The results of the current study showed that the mean DMFT of the six-grade children in Shiraz decreased from 1.47 in 2015 to 1.29 in 2017. Although the 0.18 decrease in DMFT might sound a small number, it should be consider that it compose 12% of the DMFT at the beginning of the study period, which was relatively low itself. Therefore, it was not surprising that this amount of reduction was statistically significant. There was no significant difference regarding the mean DMFT between socioeconomic groups in either 2015 or 2017. However, there were some differences in components of DMFT in each given year.
The mean DMFT value of each of the three socioeconomically different schoolchildren groups decreased from 2015 to 2017 and this decline was more prominent in schoolchildren of deprived areas. There was significant difference between groups regarding D, M, and F in 2015, whereas, in 2017, the difference of D and M between groups was not significant.
The Department of Oral Health of the Iran's Ministry of Health has estimated the reduction of DMFT (2.09 to 1.84) from 2012 to 2016 for the whole country [ 15 ]. The DMFT Index in the current study has also showed a decrease from 1.47 to 1.29. It appears that so far, OHRP has been successful in reduction of dental caries among the 12-year-old children as one of its main target groups. OHRP has also been able to reduce the inequalities in the treatment/care rate (decrease in D and increase in F) of socioeconomically different children.
This was the first study in its kind to assess the outcomes of OHRP. There has been no other study regarding the assessment of OHRP in other cities of Iran. Therefore, a comparison of the results of this study with other cities of Iran was impossible.
The DMFT Index has decreased after two years of implementing the OHRP. However, it might be said that dental caries are affected by many factors, therefore, the credit might not be all for the OHRP. However, another study that also conducted in the city of Shiraz, using examination and reporting methods similar to the current study, reported that the DMFT of the 11-year-old schoolchildren was 1.4 in 2009 [ 20 ]. That finding is close to the DMFT reported for 12-year-olds in 2015 in the current study. This proximity shows that the DMFT of this age group was almost steady for years before the implementation of the OHRP. In other words, as the DMFT seems not changed from 2009 to 2015, and it has significantly changed from 2015 to 2017, we could assume that the change could be related to OHRP.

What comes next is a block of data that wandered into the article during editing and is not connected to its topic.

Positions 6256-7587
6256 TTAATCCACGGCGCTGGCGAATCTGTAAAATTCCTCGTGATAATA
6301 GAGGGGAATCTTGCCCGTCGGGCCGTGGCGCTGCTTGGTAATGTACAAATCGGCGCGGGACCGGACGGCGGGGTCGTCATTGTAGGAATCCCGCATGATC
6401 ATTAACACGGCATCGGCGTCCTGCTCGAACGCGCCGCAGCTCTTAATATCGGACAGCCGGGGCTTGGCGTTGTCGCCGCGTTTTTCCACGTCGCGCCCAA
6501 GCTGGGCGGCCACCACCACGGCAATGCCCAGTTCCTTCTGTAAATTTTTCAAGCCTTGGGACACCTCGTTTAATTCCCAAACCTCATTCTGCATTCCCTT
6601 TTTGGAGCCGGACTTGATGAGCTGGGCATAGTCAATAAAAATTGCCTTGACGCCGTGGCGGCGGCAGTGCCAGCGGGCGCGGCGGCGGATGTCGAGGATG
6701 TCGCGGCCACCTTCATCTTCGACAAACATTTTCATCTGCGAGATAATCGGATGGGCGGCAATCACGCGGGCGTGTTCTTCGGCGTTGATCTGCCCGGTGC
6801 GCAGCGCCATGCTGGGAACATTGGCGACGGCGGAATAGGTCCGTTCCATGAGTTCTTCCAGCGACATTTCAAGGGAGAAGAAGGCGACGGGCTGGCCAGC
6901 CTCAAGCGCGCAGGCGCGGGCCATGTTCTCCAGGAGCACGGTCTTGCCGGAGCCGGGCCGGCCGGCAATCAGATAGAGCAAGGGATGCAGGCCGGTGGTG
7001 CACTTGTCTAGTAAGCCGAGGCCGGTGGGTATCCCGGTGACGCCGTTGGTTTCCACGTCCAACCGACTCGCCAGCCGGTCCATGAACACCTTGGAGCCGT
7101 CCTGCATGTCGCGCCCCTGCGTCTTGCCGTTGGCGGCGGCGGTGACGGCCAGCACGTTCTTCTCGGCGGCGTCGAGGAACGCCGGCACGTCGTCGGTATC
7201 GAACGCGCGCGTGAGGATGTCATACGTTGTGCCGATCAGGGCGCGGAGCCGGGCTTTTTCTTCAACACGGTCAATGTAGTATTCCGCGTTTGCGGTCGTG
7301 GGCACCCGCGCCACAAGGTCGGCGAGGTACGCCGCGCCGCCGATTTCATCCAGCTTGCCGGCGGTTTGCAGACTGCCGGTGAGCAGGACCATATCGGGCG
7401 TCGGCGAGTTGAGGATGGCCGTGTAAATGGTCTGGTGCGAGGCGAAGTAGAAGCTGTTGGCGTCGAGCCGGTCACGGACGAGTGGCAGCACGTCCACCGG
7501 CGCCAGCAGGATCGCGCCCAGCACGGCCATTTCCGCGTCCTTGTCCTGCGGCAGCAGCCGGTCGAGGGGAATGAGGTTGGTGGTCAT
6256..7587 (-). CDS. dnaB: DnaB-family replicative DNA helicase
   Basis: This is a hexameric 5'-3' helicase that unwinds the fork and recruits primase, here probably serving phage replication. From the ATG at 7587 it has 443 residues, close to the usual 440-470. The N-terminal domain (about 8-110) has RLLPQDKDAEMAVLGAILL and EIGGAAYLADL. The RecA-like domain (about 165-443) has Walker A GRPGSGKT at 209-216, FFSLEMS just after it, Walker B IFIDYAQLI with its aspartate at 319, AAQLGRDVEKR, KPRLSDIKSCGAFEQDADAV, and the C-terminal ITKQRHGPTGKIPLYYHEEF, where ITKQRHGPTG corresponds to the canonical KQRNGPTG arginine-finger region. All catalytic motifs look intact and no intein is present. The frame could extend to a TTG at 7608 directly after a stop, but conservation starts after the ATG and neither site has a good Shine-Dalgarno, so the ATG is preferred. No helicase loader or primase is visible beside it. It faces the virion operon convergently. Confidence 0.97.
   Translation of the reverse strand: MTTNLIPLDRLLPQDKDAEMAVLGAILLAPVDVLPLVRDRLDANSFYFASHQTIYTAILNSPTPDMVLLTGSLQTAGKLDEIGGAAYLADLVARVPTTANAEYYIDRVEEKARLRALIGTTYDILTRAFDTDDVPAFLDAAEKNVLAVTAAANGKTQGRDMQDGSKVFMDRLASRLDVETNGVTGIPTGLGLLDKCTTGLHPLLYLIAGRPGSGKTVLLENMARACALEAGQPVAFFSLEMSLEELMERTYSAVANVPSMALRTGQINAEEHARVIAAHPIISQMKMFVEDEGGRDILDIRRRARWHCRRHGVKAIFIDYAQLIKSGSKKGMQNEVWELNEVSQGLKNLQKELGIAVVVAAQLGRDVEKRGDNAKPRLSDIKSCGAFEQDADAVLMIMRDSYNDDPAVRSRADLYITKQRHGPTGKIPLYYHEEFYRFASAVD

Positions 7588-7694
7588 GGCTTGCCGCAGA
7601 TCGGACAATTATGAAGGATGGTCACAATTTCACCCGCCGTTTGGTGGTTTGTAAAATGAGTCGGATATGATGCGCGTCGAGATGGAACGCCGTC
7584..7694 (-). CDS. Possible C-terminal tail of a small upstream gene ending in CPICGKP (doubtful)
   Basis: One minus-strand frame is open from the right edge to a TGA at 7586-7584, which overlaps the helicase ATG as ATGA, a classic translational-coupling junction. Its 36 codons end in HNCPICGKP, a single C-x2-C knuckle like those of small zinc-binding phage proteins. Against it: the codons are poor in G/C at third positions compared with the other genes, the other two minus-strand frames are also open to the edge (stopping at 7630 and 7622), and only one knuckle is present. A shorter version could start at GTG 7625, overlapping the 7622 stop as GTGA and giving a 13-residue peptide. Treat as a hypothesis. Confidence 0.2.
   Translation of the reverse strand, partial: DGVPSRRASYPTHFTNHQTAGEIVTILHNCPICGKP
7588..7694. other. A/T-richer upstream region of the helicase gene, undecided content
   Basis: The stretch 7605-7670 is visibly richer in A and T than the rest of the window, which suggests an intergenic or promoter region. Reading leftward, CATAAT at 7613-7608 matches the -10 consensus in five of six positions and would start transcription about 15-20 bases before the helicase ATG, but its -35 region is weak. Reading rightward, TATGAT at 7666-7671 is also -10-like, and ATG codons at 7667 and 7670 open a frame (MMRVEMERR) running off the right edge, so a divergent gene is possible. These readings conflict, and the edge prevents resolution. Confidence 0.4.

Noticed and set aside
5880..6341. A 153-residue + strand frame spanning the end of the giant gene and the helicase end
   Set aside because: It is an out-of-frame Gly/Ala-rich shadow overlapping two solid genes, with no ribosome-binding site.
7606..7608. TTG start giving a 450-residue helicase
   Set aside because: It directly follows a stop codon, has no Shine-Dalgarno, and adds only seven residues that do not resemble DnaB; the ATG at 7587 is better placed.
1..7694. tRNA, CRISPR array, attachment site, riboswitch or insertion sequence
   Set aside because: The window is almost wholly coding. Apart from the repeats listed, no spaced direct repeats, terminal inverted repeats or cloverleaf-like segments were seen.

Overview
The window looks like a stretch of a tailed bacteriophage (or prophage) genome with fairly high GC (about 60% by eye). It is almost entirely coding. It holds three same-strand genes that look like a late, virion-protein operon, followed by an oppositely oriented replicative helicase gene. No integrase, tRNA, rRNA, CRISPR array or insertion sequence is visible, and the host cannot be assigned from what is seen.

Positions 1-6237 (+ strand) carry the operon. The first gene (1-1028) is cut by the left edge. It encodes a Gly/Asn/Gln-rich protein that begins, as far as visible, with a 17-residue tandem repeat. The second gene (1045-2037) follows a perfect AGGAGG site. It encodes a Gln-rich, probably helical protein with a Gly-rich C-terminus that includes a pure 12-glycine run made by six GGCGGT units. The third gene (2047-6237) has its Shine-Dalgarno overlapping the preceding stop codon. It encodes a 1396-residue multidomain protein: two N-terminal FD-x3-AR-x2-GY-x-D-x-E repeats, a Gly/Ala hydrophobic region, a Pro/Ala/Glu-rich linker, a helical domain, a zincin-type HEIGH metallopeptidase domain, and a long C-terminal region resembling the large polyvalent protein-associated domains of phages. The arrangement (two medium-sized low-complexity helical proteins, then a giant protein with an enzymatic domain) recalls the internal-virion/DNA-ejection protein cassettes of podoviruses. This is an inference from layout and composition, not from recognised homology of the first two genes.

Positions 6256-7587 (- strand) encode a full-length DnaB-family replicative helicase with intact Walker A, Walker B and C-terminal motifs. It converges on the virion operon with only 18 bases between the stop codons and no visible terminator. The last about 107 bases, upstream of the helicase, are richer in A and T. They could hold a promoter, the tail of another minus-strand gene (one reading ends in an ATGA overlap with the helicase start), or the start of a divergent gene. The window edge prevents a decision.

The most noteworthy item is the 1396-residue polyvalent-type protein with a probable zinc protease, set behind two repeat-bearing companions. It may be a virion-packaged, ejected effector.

The current study was conducted only in one city and in a short period (two years), using only one index (DMFT); however, considering the size of resources that OHRP has used, it is expected to observe more positive effects on Iranian's oral health. Regular and periodic assessments of OHRP, preferable multi-center studies, are recommended to evaluate the efficiency and effectiveness of the program.
The mean DMFT of six-grade primary school children of Shiraz has significantly decreased by 12%, two years after implementation of OHRP. This decline was more prominent in schoolchildren of deprived areas (23%). Iran's oral health policy makers should promote regular multi-center assessment of OHRP outcomes in order to employ appropriate strategy.